This was your first year in the Mets farm system. Looking back on the season, what are some of your reflections?
It was very good from a developmental standpoint. I was able to get a lot of work in and made some strides that needed to be made. [I had] quality and consistency with my slider, improved command and the beginning of a third pitch, a split-finger which I'm working on.
Were you satisfied with the way your numbers turned out at St. Lucie?
There was a lot of good to take from the season, but there are still things that need to be ironed out and polished. I believe I'm getting that here in winter ball, and plan on continue doing it the end of my career. I don't think the learning process ever ends.
Could you see any differences between the Mets and Pirates farm systems?
There wasn't too big of a difference. Both had quality instructors and quality people making all the calls and giving me instruction through the levels. I couldn't really pinpoint too much of a difference between the two.
We know by speaking with people in the Mets organization that they're very high on you and the progress you made this year. Have you had any sense of that as the winter has gone along?
I think they did their speaking by putting me on the 40-man roster. Toward the end of the season I really sensed an appreciation and contentment with the strides that I was making. They had a lot of strides throughout the year and continued to support me and help me throughout the year. It was definitely helpful.
Were you surprised to be taken in the Rule V Draft a year ago?
When I was left unprotected by the Pirates, I really wasn't surprised I was taken. I was surprised I was left unprotected, but I understood it from their standpoint – my 2004 season was injury-plagued, and I could understand the Pirates making the decision they made.
I know you didn't pitch that much in the Arizona Fall League – you went out there late after they had an injury – but what did you take from the experience?
That was a great league. It seemed like every time a hitter stepped to the plate, that hitter had the potential to cause a lot of damage. It wasn't like a letdown was possible – not that it is any other time, but every time a batter stepped to the plate it was a quality hitter. You're challenged and focused every single pitch, and it was nice to be surrounded by very talented players, because it helps you step up your game.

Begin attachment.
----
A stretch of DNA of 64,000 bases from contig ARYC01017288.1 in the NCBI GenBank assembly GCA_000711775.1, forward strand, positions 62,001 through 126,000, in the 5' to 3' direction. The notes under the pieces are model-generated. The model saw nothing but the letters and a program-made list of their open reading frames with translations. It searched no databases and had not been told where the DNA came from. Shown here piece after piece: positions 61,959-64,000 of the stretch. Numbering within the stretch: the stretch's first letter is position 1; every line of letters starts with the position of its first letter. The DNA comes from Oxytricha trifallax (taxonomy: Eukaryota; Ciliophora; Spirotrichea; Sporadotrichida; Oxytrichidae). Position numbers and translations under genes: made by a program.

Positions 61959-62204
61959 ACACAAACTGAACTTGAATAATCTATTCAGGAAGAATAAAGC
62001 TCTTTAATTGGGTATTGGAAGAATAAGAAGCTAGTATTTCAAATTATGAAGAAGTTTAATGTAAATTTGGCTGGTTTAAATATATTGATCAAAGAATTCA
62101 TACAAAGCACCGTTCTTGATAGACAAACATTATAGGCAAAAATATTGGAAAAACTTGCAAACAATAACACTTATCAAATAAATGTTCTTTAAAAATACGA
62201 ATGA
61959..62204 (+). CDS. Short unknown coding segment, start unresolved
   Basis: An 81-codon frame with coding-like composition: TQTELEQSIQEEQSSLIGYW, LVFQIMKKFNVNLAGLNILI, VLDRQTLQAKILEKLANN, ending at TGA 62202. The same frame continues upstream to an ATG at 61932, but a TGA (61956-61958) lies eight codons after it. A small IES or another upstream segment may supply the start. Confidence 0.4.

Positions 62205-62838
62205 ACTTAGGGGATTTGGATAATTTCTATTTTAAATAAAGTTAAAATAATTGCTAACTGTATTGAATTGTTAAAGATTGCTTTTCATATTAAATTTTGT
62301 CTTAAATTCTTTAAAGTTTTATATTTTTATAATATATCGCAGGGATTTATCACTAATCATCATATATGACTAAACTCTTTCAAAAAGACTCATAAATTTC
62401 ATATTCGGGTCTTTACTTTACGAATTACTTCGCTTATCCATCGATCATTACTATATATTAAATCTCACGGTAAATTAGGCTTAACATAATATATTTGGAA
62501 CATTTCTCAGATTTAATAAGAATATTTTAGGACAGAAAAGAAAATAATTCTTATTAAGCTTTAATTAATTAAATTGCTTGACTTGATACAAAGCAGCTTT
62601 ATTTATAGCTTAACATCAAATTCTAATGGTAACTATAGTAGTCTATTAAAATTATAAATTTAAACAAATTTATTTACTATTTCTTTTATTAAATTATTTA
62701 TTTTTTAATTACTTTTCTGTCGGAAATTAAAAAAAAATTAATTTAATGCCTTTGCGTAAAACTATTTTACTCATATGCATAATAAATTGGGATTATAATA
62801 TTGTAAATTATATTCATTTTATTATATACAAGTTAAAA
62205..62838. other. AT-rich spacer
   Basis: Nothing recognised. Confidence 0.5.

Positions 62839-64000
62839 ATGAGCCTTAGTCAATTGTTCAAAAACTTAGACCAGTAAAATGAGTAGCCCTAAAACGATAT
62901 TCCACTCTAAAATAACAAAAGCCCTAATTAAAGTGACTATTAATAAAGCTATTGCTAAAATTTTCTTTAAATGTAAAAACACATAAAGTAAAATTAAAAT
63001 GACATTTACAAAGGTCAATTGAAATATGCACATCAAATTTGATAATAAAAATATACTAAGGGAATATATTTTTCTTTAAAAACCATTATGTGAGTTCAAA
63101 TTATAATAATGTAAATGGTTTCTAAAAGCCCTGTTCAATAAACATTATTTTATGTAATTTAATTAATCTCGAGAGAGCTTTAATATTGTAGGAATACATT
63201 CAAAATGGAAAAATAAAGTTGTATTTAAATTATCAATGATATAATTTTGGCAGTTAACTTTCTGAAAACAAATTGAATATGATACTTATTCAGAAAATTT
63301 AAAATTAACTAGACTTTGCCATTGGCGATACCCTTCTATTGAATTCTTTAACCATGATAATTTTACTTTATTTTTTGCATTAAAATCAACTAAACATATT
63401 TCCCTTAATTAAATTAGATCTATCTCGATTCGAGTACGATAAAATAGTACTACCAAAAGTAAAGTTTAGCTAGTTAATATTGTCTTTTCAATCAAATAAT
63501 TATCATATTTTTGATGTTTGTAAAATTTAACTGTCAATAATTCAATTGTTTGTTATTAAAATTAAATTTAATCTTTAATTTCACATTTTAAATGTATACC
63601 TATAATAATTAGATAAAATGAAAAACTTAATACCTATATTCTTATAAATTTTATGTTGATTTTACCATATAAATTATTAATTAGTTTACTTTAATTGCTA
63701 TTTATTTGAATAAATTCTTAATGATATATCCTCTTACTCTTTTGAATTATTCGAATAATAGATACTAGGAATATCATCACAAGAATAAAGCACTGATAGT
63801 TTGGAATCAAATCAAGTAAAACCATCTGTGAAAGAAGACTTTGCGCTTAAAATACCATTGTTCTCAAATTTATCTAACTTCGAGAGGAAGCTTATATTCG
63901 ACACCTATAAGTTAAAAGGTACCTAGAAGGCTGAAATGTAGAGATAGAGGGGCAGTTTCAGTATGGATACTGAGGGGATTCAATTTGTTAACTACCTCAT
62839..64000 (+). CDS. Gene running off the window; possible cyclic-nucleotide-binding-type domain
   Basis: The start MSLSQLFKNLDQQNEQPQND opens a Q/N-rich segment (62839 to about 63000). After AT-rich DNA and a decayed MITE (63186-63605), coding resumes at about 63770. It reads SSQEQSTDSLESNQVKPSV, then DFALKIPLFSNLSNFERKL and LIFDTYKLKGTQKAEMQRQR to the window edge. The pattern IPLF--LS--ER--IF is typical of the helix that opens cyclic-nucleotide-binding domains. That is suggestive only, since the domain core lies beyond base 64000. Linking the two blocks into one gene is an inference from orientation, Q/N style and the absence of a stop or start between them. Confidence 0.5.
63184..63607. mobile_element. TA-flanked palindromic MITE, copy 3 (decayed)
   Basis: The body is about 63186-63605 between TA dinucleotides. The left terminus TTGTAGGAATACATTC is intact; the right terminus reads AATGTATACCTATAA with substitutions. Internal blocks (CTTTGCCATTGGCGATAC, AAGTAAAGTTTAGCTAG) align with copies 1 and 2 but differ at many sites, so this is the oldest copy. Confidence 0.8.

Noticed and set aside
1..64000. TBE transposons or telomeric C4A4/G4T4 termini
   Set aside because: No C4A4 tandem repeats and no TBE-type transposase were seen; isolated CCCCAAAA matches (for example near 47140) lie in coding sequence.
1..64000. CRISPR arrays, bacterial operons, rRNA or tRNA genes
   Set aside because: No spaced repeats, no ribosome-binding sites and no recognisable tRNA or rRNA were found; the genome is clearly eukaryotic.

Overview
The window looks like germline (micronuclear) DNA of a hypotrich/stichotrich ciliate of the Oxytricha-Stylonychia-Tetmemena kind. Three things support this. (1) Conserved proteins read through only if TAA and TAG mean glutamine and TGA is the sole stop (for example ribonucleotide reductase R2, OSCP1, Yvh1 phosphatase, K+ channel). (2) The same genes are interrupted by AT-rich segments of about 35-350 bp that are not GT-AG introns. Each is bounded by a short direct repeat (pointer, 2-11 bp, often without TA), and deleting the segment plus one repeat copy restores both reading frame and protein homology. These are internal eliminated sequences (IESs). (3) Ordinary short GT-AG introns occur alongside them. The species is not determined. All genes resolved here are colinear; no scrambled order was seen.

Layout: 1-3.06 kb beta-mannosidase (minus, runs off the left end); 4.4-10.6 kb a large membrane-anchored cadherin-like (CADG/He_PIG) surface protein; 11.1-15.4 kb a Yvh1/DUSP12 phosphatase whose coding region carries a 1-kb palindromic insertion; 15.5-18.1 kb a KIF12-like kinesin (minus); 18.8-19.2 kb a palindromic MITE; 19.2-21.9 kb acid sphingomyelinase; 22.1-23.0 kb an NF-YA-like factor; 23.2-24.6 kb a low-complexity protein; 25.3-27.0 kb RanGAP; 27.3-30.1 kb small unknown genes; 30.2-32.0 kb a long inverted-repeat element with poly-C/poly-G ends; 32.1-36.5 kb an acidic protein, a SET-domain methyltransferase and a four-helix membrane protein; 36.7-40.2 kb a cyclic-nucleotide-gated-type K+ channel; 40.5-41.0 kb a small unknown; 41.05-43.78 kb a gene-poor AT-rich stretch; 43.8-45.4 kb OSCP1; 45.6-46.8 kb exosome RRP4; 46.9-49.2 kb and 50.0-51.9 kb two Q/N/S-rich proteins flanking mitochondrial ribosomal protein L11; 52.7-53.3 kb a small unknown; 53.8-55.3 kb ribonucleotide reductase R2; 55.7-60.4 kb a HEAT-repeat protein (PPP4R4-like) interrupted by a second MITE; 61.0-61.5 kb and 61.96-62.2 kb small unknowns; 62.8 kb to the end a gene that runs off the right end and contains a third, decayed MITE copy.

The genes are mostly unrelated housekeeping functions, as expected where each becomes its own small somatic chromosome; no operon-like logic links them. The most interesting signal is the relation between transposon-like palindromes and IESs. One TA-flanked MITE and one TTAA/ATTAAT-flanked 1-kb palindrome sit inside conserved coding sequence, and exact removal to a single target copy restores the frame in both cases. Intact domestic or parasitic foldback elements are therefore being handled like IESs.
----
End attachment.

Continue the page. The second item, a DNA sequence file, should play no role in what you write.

What did you think about some of your Mets teammates out in Arizona?
I had a great time out there. I thought they were a great group of guys to be around and I definitely had a lot of fun with them. We definitely kept it light-hearted but we were able to get our work done in a professional manner.
Specifically, let's talk a little about Lastings Milledge. You've watched this kid all year long, between St. Lucie and again out in Arizona. What's it like to watch him run around and do his thing?
Lastings is a fun player to watch. He's very talented and very young. He's exciting, and he's also a great guy to be around as well. He's a quality player. He's obviously been blessed with good speed and he's able to get to a lot of balls some other outfielders might not get to. He's a good player to have out there for you.
Can you give me an example of a guy you played with this year who isn't being talked about, but probably should be?
A guy that I played with this year who I don't see mentioned too much is Eddie Camacho. He's a left-handed reliever with us and did most of the closing, and he's a quality reliever – throws a lot of strikes, keeps hitters off-balance with his change-up and I think he's got a bright future. That's one guy I can throw out there.
Do you have any sense from the organization as to where you might expect to begin the 2006 season?
I really don't. I'm just working hard over here, trying to do my best and go into spring training, hoping to just continue to pitch my game and improve. We'll see what happens.